Thursday, October 27, 2016

Bernal v. Marin

Bernal v. Marin, 196 So.3d 432 (Fla. 3d DCA 2016)

This decision addresses the validity of a purported trust revocation under F.S. 736.0602.  The Court, interpreting the plain language of F.S. 736.0602 and the legislative history, found that a revocable trust can be revoked without a specific reference to the trust where there is clear and convincing evidence that the settlor intended to revoke the trust.

Here, the decedent executed a trust leaving her estate to charity.  The trust did not provide a method for revocation.  She later executed a will leaving her estate to a friend, which stated that it revoked all other trusts made by her.  The will did not specifically refer to the trust.

F.S. 736.0602 provides that a settlor may amend or revoke a trust:
(a) By substantial compliance with a method provided in the terms of the trust; or
(b) If the terms of the trust do not provide a method, by:
        1. A later will or codicil that expressly refers to the trust or specifically devises property that would otherwise have passed according to the terms of the trust; or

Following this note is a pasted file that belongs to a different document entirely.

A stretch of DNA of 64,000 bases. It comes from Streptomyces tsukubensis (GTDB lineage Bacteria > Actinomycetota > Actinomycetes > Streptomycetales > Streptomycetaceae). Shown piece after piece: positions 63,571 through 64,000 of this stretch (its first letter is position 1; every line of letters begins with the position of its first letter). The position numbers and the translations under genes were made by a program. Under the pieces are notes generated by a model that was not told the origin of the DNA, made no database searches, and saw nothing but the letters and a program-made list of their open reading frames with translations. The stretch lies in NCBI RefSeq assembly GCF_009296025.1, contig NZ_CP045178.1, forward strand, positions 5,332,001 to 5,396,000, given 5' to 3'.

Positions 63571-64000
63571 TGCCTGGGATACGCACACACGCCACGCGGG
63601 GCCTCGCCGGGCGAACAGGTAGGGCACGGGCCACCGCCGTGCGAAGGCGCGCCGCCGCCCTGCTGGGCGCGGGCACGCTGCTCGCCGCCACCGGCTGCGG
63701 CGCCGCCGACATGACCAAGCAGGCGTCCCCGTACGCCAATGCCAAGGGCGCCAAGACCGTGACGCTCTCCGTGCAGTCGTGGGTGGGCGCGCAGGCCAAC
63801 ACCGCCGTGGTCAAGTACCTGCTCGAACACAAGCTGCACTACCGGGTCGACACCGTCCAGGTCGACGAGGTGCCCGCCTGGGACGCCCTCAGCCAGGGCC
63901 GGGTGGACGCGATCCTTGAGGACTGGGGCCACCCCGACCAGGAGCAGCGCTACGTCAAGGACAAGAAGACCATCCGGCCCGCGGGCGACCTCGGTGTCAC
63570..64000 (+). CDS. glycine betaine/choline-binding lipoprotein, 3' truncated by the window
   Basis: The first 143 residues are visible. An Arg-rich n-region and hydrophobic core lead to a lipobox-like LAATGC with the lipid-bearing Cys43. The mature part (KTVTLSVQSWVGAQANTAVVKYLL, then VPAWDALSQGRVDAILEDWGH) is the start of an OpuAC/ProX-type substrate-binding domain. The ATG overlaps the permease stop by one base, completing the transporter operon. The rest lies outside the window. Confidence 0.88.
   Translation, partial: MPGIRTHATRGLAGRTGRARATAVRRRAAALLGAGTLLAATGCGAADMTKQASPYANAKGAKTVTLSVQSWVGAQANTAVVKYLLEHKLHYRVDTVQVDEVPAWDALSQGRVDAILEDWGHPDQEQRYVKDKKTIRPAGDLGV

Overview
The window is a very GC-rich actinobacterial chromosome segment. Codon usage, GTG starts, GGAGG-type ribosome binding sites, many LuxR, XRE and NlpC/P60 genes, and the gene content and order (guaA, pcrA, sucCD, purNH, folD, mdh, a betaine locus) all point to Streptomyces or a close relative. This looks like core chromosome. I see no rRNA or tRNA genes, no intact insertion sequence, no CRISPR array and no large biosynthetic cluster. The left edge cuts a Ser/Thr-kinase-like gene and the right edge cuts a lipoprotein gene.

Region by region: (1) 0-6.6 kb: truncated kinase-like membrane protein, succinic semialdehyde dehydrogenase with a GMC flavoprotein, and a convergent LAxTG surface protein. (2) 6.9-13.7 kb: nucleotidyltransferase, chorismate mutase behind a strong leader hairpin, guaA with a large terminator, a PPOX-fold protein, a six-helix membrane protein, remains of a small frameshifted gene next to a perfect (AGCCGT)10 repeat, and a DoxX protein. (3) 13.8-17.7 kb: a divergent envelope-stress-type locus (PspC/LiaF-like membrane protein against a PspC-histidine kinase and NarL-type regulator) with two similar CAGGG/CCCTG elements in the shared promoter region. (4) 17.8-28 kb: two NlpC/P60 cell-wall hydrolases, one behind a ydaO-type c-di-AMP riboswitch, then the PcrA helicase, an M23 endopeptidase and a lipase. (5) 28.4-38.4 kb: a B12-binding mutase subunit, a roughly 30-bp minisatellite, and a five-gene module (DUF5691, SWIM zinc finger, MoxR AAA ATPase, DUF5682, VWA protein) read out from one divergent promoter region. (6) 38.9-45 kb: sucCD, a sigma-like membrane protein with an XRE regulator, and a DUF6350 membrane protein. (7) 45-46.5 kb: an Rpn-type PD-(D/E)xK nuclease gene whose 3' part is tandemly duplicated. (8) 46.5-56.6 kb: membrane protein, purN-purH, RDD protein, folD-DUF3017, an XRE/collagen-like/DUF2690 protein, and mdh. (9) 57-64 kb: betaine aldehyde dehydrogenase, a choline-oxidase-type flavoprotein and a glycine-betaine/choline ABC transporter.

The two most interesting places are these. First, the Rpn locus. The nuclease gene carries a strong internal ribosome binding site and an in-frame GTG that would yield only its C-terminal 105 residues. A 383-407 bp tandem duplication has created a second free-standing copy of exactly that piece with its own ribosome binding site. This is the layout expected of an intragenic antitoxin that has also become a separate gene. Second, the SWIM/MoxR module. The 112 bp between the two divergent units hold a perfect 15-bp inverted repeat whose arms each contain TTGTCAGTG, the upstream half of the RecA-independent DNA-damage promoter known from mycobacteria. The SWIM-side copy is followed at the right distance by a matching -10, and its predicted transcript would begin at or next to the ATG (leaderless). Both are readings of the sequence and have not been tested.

2. Any other method manifesting clear and convincing evidence of the settlor’s intent.

The trial court held because the will did not specifically refer to the trust or specifically devise the property, the will did not revoke the trust.  The Appellate Court reversed.  It interpreted F.S. 736.0602 as follows:

"Based on the plain language of section 736.0602(3) and sheer logic, a settlor may revoke or amend a trust under subsection (3)(a) by substantially complying with the method provided in the terms of the trust, or under subsection (3)(b)(1), if the terms of the trust do not provide a method, by executing a later will or codicil that expressly refers to the trust or specifically devises the property that would otherwise have passed according to the terms of the trust.  Under these two methods, no further evidence is required.  However, if the settlor revokes or amends his or her trust under the 'any other method' provision under subsection (3)(b)(2), then the settlor's intent must be established by clear and convincing evidence."

The Court found that the will, the testimony of the drafting attorney and an affidavit submitted by a friend and close confidant of the decedent amounted to clear and convincing evidence of the settlor's intent to revoke the trust. 

Tuesday, October 18, 2016

Steele v. Brown

Steele v. Brown, 197 So.3d 106 (Fla. 1st DCA 2016)